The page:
“My biggest goal during my daily routine is to evolve as a professional,” award-winning illustrator Emiliano Ponzi says, “Every job is a new, challenging opportunity to be different from anybody else.”
Inspired by the Japanese idea of Shokunin (mastery of one’s profession), Ponzi sees being an artist is a long-term commitment, marked by periods of growth and evolution. It’s more about putting in the hours and the sweat than it is about waiting for inspiration. He tells us, “In an ideal world, I would do and redo the same image hundreds of times because I’m sure that I could learn from each previous version of it.”
Motivated by Ponzi’s dedication to hard work, we compiled this list of creative prompts–both from art history and from talented artists working today. From art school assignments to everyday exercises, these prompts are meant to help you overcome creative block, tap into your imagination, and generate unique ideas. Most of these assignments you can do alone in the studio, but for a few of them, you can invite your friends and colleagues to participate as well.
The Plywood Challenge
“I really like limited-material assignments,” mixed-media sculptor Michael Alm says. “The classic one is, ‘What can you make out of a single sheet of plywood?’ I enjoy seeing how different artists approach these challenges.
“Do you cut it into a bunch of thin pieces so you have a lot more material to work with? Do you separate it into shapes that you glue together to build a big object that can be carved down? Everyone has their own techniques, and it drives people to think in new ways. Limitations are often a benefit to an artist. It forces them to be more creative.”
The Stream of Consciousness
We normally associate the stream of consciousness with writing, but according to sculptor and glass artist Megan Stelljes, it can work just as well with sketching. Draw whatever comes to mind, and don’t be afraid to go down any associative rabbit holes that might present themselves. The only rule? “No judgement, no evaluation,” Stelljes stresses. “Just let your pen–or colored markers–go. I think it’s important to allow yourself a sense of freedom to allow your ideas to present themselves.”
The ‘Love Letter’
Some artworks are made for the public, and others are made for individuals. This assignment isn’t about a literal love letter (though it can be); instead, it’s all about making something with a specific person in mind. “One of my favorite prompts in getting my creative juices flowing is making a handmade card for someone I care about,” painter and illustrator Kelly Bjork explains. “This can be so fun for me because there is no pressure. I can get as weird as I want, as it’s not for anyone but the person the card is for.”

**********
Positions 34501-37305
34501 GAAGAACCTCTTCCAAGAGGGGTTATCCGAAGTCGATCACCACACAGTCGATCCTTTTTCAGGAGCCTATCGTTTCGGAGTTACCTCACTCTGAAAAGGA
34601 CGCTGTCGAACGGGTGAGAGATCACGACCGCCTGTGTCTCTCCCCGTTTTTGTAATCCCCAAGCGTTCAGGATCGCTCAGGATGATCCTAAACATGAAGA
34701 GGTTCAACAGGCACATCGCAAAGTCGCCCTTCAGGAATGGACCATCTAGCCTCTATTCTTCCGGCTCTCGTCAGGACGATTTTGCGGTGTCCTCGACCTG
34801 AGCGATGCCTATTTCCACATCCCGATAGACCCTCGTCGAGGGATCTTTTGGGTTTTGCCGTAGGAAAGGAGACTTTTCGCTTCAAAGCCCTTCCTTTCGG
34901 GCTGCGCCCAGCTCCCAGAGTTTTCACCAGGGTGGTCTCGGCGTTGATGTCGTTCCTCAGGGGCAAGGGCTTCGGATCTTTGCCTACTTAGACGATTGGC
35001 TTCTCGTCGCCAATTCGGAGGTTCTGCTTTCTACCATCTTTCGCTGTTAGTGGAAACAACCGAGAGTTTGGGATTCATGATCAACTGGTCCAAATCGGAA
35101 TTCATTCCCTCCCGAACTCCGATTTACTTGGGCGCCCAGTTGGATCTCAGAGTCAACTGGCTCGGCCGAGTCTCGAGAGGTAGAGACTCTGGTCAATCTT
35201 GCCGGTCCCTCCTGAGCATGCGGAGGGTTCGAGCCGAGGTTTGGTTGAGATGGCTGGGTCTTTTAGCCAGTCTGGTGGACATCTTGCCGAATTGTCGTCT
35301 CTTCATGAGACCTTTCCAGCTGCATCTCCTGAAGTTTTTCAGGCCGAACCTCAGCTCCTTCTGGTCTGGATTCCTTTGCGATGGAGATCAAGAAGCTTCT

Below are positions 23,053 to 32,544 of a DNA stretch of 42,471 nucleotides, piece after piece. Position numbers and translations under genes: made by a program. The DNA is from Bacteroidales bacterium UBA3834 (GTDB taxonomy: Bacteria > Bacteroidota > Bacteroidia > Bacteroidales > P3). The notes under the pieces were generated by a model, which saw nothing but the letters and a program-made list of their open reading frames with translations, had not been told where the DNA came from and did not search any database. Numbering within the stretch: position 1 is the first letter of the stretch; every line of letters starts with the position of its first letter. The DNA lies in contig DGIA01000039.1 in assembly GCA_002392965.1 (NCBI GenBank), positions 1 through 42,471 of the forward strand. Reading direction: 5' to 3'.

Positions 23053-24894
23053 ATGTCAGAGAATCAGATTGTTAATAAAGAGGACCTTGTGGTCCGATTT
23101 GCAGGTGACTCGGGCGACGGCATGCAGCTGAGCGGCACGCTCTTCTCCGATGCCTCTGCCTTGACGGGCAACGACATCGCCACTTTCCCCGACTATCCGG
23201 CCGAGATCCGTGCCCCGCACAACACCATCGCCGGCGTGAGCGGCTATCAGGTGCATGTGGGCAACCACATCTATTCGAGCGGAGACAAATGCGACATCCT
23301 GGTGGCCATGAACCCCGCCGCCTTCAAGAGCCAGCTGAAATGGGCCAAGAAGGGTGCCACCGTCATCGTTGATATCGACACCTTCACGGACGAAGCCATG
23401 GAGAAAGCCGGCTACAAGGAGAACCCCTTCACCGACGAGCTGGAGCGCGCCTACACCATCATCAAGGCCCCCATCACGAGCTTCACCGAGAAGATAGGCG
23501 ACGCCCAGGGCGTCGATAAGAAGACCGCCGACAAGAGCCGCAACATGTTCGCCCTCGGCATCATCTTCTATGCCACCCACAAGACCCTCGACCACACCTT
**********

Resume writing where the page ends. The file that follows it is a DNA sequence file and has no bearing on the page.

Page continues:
The Singing Challenge
“When I was in graduate school, I was lucky enough to meet Sean Landers, who was spending a few semesters at Yale as a visiting professor,” painter Matthew Hansel tells us. “His class was filled with amazing class-wide projects that really ended up being performances unto themselves.
“One of my favorite assignments was designed to stress the importance of really going for it artistically. We (the students) had to pick a song to perform a cappella in front of the entire class. On the designated evening, we all took turns standing on a sculpture plinth and belting out our chosen ditty.
“The idea was that those who really put it out there would inevitably be repaid with a raucously positive response from the audience, while those who tentatively held back received a tempered but respectful round of claps. It’s something to keep in mind when making your work. Even if something strikes a fowl chord, your audience will always appreciate an unbridled honest attempt.”
The ‘Boring’ Object Challenge
“My favorite thing to do to get creativity going is to find something ‘boring’ around my apartment or studio–something I’ve looked at a million times–and paint from it,” Los Angeles-based artist Nick Runge explains. “After all, it’s not about what you paint necessarily–but how you paint it.
“People often overlook what’s right in front of them because it doesn’t seem like an exciting subject. Everything is exciting. It just needs to be expressed in the right way. Taking a simple subject and creating an interesting study can then make a more intriguing subject even more exciting.”
The Group Painting
“In art school, we would occasionally do an exercise with a model where we would move around the room every ten minutes painting on every canvas,” painter Robert Xavier Burden tells us. “You would see the model from every angle, and you would be forced to adapt to the partially finished canvas in front of you.
“By the end of the assignment, everybody had contributed a few minutes to everyone else’s paintings. As a group, we had just made fifteen paintings together. I haven’t done this exercise in years, but I teach part-time at a college in San Francisco, and I often have my students do this.”
The ‘Expensive Paper’ Challenge
When Josef Albers taught at Yale in the 1950s, he encouraged his students to be economical and not waste their materials. If he felt they were wasting too many pages on work that wasn’t up to par, he’d ask them to purchase a more expensive brand of paper. The exercise slowed them down and limited the amount of drawing they could do–but it also made them more conscientious about every mark they made.
Here, we’ve put “expensive paper” in quotation marks because these days, this same assignment can be applied to almost any media. The goal is to choose a pricier material than usual. You’re output decreases, but you might find you’re more in tune with your instincts and thoughtful about your decisions.
Learn more ways to express your authentic artistic self with Emiliano Ponzi’s new Skillshare Original, The Art of Illustration: Find, Develop and Express Your Creative Voice.
Cover image: ‘the road back’ by Nick Runge.
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